In 2018, the World Health Organization (WHO) has reported 1.8 million colorectal cancer cases worldwide, with an accounted 862,000 deaths. In 2017, the Health Authority of Abu Dhabi (HAAD), revealed that the majority of colorectal cancer cases (63%) are detected at a late stage and 90% of them can be successfully cured if the disease is detected early.
As colorectal cancer affects both men and women, we recommend routine screening starting at age 45 years. Any patient with a new onset of bleeding, change in bowel habits, constipation, or abdominal pain should go to the doctor regardless of age or family history.
Dr. Maher A. Abbas is Colorectal Surgeon at Al Zahra Hospital Dubai and Fellow of the American Society of Colon and Rectal Surgeons. Today he will answer some of the most common questions on colorectal cancer.
THE INTERVIEW: DR. MAHER ABBAS
Which parts of the body does colorectal cancer affect exactly?
Colorectal cancer affects the large bowel which includes the colon and the rectum. The colon is responsible for water absorption from the stool and the rectum acts as a reservoir for feces.
What are the options when it comes to screening for colorectal cancer?
Colonoscopy examination remains the gold standard to screen the colon for polyps and cancer. Colonoscopy entails the use of a long tube with a small camera mounted on its tip to visualize the inside of the colon. The test is performed with the use of sedation. It is safe and normally well tolerated by the patient. Most colorectal cancers develop from non-cancerous polyps initially.
When detected early, polyps can be easily removed during a colonoscopy. Several other options are available to screen for colon cancer. Stool studies examine the presence of blood. The two most commonly used tests are the “Guaiac “stool test and the “Fecal Immunochemical Test (FIT test)”. Calprotectin is another helpful test that detects inflammation in the colon.
How important and effective is screening?
Screening for colorectal cancer saves lives. As a surgeon, I see firsthand every day the needless suffering of patients who have waited too long and present with advanced stages. This scenario is preventable if patients get routine screening for colorectal cancer.
When detected early, colorectal polyps and early cancer can be easily treated. Screening is highly advisable. The appropriate specialist to see is a colorectal surgeon or a gastroenterologist. They are professionally trained to perform colonoscopy for screening or to evaluate a patient for symptoms.
How often should the screenings be done?
For average-risk patients -the majority of the population-, screening for colorectal cancer should start at age 45 years. At a minimum, patients should get stool studies and ideally colonoscopy should be performed. The frequency of any subsequent colonoscopy would depend on the findings of the first one. For patients with normal examination results, the next colonoscopy is usually advisable between 5 to 10 years. For patients who are at increased risk for developing colorectal cancer, such as those with a strong family history of the disease or with a personal history of polyps, the doctor will decide on the frequency of the screening and could be more often.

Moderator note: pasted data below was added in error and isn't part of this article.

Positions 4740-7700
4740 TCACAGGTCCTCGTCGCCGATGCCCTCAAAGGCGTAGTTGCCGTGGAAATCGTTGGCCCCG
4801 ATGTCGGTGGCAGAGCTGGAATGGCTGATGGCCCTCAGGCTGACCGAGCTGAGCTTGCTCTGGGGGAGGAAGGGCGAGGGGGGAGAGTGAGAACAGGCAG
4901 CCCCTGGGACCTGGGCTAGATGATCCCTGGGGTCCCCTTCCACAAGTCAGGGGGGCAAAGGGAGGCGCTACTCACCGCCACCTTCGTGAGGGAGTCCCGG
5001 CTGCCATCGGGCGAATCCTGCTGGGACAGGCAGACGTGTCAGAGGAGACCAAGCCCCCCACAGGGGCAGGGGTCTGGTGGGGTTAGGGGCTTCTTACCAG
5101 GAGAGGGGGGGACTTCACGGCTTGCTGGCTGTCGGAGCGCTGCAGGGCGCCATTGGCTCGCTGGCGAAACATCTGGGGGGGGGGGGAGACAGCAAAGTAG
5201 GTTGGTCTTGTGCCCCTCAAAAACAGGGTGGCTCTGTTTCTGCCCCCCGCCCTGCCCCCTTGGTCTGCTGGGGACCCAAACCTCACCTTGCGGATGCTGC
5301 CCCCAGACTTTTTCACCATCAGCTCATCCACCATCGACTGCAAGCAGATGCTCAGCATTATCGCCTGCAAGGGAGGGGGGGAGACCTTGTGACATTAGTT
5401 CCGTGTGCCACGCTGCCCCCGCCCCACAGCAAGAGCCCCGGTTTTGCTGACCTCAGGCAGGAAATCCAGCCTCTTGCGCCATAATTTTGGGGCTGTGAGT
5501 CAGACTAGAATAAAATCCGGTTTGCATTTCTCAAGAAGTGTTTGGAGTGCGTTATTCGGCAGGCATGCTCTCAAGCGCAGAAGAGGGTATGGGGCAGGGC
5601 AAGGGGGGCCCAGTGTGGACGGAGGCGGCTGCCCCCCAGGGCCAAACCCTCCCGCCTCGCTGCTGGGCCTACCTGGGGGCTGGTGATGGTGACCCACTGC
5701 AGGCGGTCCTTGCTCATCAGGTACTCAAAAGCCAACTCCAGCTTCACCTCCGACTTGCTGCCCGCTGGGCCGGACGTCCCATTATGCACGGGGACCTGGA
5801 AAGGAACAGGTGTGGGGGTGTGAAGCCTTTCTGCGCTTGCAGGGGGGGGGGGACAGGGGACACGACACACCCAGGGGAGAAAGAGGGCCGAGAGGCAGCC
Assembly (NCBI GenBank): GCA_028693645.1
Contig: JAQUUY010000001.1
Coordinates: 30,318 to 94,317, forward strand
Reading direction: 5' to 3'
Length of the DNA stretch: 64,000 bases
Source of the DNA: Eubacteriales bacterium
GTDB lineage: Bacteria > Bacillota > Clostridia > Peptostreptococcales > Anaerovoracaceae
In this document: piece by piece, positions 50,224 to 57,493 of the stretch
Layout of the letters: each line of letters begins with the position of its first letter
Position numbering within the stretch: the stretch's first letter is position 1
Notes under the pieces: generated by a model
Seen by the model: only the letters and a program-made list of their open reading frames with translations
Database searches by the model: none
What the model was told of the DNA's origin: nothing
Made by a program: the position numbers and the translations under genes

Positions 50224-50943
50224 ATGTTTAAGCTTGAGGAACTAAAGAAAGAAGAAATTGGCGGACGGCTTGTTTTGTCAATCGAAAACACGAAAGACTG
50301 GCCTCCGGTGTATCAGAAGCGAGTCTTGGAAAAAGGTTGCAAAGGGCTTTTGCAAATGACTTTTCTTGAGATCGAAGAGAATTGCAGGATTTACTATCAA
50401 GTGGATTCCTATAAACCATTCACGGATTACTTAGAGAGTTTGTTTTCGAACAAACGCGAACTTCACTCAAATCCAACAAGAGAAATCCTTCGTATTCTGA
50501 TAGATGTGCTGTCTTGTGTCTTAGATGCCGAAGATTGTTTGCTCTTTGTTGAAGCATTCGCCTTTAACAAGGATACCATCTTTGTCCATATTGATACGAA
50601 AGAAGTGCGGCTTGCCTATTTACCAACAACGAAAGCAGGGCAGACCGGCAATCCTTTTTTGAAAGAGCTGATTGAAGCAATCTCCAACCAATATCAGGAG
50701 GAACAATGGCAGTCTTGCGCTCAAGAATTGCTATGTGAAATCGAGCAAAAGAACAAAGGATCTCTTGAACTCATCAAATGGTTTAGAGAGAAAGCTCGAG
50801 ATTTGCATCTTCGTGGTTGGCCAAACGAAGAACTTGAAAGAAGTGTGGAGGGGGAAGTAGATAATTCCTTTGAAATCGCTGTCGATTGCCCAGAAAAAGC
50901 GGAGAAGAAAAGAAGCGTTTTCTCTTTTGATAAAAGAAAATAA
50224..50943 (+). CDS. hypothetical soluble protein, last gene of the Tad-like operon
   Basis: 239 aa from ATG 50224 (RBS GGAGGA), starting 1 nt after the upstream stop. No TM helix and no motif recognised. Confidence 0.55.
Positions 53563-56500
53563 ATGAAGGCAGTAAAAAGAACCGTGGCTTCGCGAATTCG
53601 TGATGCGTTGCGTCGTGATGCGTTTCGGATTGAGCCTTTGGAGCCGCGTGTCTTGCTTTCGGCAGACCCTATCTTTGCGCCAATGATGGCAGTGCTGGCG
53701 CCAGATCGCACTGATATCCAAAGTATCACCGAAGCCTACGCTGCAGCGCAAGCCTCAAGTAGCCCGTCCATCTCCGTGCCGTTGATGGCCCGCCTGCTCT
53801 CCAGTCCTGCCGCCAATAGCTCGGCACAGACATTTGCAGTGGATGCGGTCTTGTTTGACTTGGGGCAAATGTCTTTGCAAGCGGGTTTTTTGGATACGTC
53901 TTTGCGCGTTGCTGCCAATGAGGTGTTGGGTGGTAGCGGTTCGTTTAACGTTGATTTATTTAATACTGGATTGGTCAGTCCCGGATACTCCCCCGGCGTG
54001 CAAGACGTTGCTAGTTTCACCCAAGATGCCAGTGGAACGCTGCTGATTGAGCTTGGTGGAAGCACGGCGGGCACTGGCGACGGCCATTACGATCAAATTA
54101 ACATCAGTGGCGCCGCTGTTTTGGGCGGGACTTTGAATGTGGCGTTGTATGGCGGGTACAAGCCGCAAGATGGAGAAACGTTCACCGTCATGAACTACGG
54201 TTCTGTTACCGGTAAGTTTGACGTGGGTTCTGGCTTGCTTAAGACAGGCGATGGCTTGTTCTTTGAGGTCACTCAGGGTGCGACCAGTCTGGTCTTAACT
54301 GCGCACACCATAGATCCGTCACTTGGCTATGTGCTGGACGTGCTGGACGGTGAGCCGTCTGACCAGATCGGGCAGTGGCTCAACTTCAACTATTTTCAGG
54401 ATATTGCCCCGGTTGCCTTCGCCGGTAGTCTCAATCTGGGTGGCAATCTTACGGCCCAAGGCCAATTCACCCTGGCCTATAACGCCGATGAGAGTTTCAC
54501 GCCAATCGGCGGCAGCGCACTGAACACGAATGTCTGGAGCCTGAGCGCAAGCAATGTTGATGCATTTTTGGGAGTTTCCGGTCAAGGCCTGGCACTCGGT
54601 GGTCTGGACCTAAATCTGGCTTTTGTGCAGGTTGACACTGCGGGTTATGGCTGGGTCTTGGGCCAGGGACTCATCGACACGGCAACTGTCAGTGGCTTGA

COLORECTAL CANCER SYMPTOMS
What are the common signs?
Most patients with colorectal polyps or early cancer have no symptoms at all. When symptoms do develop they can range from a change in bowel habits to abdominal pain, bright red blood in the stool, black stools or unintentional weight loss. Other conditions can cause similar symptoms, including infection, inflammatory bowel disease, irritable bowel syndrome, and hemorrhoids. That is why it is important to get checked for the proper diagnosis to be made.
How dangerous is this cancer?
Colorectal cancer is the second to third leading cause of cancer-related deaths in the USA among cancers that affect both men and women. New cases are occurring at increasing rates in young and middle-aged adults even in the absence of positive family history. Therefore, I must insist on the importance of screening, considering this disease does not necessarily manifest symptoms until a later stage.
What are some of the risk factors?
A modern lifestyle increases the risk of developing colorectal cancer. Often a diet high in fat and processed food, smoking, inactive lifestyle, and/or being overweight predispose to colorectal cancer. In addition, conditions such as inflammatory bowel disease (Crohn’s disease or Ulcerative Colitis) increase the risk of developing this type of cancer.
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